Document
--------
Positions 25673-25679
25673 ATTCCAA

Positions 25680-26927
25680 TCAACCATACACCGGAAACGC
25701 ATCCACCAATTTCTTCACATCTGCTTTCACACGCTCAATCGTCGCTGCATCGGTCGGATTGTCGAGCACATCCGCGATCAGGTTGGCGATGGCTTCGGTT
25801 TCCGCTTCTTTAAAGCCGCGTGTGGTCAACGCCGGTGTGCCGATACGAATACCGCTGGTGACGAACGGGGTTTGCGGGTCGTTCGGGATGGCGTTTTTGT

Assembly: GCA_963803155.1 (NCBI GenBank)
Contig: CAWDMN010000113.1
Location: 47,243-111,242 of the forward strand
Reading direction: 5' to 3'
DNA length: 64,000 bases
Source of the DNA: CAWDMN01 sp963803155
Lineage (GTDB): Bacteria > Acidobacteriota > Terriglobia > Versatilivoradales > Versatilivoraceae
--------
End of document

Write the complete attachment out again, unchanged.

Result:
Positions 25673-25679
25673 ATTCCAA

Positions 25680-26927
25680 TCAACCATACACCGGAAACGC
25701 ATCCACCAATTTCTTCACATCTGCTTTCACACGCTCAATCGTCGCTGCATCGGTCGGATTGTCGAGCACATCCGCGATCAGGTTGGCGATGGCTTCGGTT
25801 TCCGCTTCTTTAAAGCCGCGTGTGGTCAACGCCGGTGTGCCGATACGAATACCGCTGGTGACGAACGGGGTTTGCGGGTCGTTCGGGATGGCGTTTTTGT

Assembly: GCA_963803155.1 (NCBI GenBank)
Contig: CAWDMN010000113.1
Location: 47,243-111,242 of the forward strand
Reading direction: 5' to 3'
DNA length: 64,000 bases
Source of the DNA: CAWDMN01 sp963803155
Lineage (GTDB): Bacteria > Acidobacteriota > Terriglobia > Versatilivoradales > Versatilivoraceae